The following are a number of areas that may be considered for all business taxpayers.

Maximising deductions for non-SBE taxpayers

Non-SBE business taxpayers should endeavour to maximise deductions by adopting one or more of the following strategies:

  • Prepayment strategies;
  • Accelerating expenditure; and
  • Accrued expenditure.

Prepayment strategies – non-SBE

Any part of an expense prepayment relating to the period up to 30 June is generally deductible.

In addition, non-SBE taxpayers may generally claim the following prepayments in full:

  • expenditure under $1,000;
  • expenditure made under a ‘contract of service’ (e.g., salary and wages); or
  • expenditure required to be incurred under law.

Note:  Prepayments can be a little confusing, so before you commit to making a payment please feel free to call us with any queries or assistance if required.

Accelerating expenditure – non-SBE

This is where a business taxpayer brings forward expenditure on regular, on-going deductible items.  Business taxpayers are generally entitled to deductions on an ‘incurred basis’.  Therefore, there is generally no requirement for the expense to be paid by 30 June 2019 (i.e., as long as the expense has genuinely been ‘incurred’, it will generally be deductible).

Checklist

The following may act as a checklist of possible accelerated expenditure:

  • Depreciating assets – Non-SBEs with annual turnover (including that of some related entities) of less than $50 million can claim an immediate deduction for assets costing less than $30,000, for assets acquired and first used (or installed ready for use) between 7:30pm (AEST) 2 April 2019 and 30 June 2019.
    • Depreciating assets costing $100 or less can be written off in the year of purchase.
    • Depreciating assets costing less than $1,000 can be allocated to a low value pool and depreciated at 18.75% (which is half of the full rate of 37.5%) in their first year, regardless of the date of purchase.
  • Repairs – repairs to office premises, equipment, cars or other business items.
  • Consumables/spare parts.
  • Client gifts.
  • Donations.
  • Advertising.
  • Fringe benefits – any benefits to be provided, such as property benefits, could be purchased and provided prior to 1 July 2019.
  • Superannuation – contributions to a complying superannuation fund, to the extent contributions are actually made (i.e., they cannot be accrued but must be paid by 30 June).

Accrued expenditure – non-SBE

Non-SBE taxpayers (and many SBE taxpayers – refer below) are entitled to a deduction for expenses incurred as at 30 June 2019, even if they have not yet been paid.

The following expenses may be accrued:

  • Salary or wages and bonuses – the accrued expense for the days that employees have worked but have not been paid as at 30 June 2019.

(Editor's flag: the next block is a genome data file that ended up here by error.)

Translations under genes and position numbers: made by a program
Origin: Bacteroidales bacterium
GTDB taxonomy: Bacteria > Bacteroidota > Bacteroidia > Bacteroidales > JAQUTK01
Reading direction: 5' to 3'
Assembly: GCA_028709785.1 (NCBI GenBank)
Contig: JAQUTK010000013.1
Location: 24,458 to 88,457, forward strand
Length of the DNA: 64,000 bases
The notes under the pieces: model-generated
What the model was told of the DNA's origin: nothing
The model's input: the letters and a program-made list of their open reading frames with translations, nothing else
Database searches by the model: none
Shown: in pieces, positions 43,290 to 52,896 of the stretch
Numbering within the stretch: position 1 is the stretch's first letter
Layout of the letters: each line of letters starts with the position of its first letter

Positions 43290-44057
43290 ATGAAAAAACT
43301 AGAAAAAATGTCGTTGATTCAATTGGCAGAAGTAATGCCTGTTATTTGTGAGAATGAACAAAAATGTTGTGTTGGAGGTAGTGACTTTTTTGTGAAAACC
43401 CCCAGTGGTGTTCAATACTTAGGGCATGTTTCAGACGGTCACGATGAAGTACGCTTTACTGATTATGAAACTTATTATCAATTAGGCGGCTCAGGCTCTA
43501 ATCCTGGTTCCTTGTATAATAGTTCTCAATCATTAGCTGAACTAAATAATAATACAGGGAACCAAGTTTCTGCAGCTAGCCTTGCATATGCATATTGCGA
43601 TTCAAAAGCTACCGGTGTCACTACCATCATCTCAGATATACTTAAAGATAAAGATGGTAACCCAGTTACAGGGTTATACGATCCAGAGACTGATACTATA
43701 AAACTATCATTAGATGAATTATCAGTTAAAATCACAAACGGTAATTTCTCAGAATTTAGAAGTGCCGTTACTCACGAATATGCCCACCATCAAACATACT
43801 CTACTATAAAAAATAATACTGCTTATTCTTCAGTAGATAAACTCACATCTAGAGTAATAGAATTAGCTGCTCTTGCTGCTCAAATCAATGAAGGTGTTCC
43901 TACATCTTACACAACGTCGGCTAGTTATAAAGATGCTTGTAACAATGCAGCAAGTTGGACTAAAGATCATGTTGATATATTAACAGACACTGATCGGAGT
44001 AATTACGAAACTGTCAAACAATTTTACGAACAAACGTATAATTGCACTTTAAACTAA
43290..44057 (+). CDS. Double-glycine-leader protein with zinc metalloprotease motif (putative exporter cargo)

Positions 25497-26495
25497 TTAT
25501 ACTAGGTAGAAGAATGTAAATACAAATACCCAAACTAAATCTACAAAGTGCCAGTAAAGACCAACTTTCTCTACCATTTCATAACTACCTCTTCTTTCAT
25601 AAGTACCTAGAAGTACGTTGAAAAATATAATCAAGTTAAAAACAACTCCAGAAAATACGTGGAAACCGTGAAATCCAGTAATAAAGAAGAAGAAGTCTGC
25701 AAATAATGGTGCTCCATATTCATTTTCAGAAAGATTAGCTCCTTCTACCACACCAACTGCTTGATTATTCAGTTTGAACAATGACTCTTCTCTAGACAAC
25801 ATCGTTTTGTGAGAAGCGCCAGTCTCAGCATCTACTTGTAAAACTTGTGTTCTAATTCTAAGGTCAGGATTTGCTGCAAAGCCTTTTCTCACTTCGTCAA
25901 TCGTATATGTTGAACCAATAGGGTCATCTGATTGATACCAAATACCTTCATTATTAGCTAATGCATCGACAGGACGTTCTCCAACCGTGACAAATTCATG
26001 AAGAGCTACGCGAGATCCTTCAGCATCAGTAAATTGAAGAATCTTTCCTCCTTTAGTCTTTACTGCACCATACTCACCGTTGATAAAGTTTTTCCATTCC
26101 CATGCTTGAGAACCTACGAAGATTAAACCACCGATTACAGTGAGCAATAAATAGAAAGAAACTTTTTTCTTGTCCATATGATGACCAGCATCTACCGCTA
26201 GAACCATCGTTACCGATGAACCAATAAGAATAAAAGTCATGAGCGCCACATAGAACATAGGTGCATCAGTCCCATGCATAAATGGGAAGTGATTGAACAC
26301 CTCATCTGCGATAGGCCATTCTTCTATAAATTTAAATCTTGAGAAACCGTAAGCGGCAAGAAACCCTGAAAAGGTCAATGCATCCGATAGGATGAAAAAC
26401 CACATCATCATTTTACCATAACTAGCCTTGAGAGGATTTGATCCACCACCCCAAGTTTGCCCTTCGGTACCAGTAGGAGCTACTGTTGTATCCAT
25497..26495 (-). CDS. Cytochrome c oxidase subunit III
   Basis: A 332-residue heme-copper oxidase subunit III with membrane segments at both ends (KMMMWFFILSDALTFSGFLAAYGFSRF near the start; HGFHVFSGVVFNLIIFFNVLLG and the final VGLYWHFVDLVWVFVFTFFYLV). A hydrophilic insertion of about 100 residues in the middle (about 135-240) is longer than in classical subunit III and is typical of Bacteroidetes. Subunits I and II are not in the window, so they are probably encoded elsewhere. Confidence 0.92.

• Interest – any accrued interest outstanding on a business loan that has not been paid as at 30 June 2019.
  • Commissions – where employees or other external parties are owed commission payments.
  • Fringe benefits tax (‘FBT’) – if an FBT instalment is due for the June 2019 quarter, for example, but not payable until July, it can be accrued and claimed as a tax deduction in the 2019 income year.
  • Directors’ fees – where a company is definitively committed to the payment of a director’s fee as at 30 June 2019, it can be claimed as a tax deduction.

Maximising deductions for SBE taxpayers

Deductions can be maximised for SBE business taxpayers by accelerating expenditure and  prepaying deductible business expenses.  Former STS taxpayers who have continued to use the STS cash method since before 1 July 2005 cannot accrue expenses, but other SBE taxpayers can accrue expenses (see above regarding accruing expenditure).

Accelerating expenditure – SBE 

In addition to accelerating other expenditure items, SBE taxpayers can choose to write-off depreciating assets costing less than $30,000 in the year of purchase*.  Also, assets costing more than the relevant immediate asset write-off threshold are allocated to an SBE general pool and depreciated at 15% (which is half the full rate of 30%) in their first year.  Therefore, where appropriate, SBE business taxpayers should consider purchasing/installing these items by 30 June 2019.

It should be noted that SBE taxpayers choosing to use the SBE depreciation rules are effectively ‘locked in’ to using those rules for all of their depreciating assets.

(*) The immediate asset write-off threshold has been increased to ‘less than $30,000’, for assets first used or installed ready for use between 7:30 pm (AEST) 2 April 2019 and 30 June 2019. 

The threshold is $20,000 for assets first used or installed ready for use from 1 July 2018 until 28 January 2019, and $25,000 for assets first used or installed ready for use from 29 January 2019 until 7:30pm AEST on 2 April 2019.

Prepayment strategies – SBE

SBE taxpayers making prepayments before 1 July 2019 can choose to claim a full deduction in the year of payment where they cover a period of no more than 12 months (ending before 1 July 2020).  Otherwise, the prepayment rules are the same as for non-SBE taxpayers.

The kinds of expenses that may be prepaid include:

  • Rent on business premises or equipment.
  • Lease payments on business items such as cars and office equipment.
  • Interest – check with your financier to determine if it’s possible to prepay up to 12 months interest in advance.
  • Business trips.
  • Training courses that run on or after 1 July 2019.
  • Business subscriptions.
  • Cleaning.

Information Required

This is some of the information we will need you to bring to help us prepare your income tax return:

This is some of the information we will need you to bring to help us prepare your income tax return:

  • Stocktake details as at 30 June.
  • Debtors listing (including a list of bad debts written off) as at 30 June. Note: In order to claim a deduction, the debt must be written off on or before 30 June.
  • Creditors listing as at 30 June.

Posted in Practice Update

Practice Update May 2019

Welcome to the Davenports Practice Update for May 2019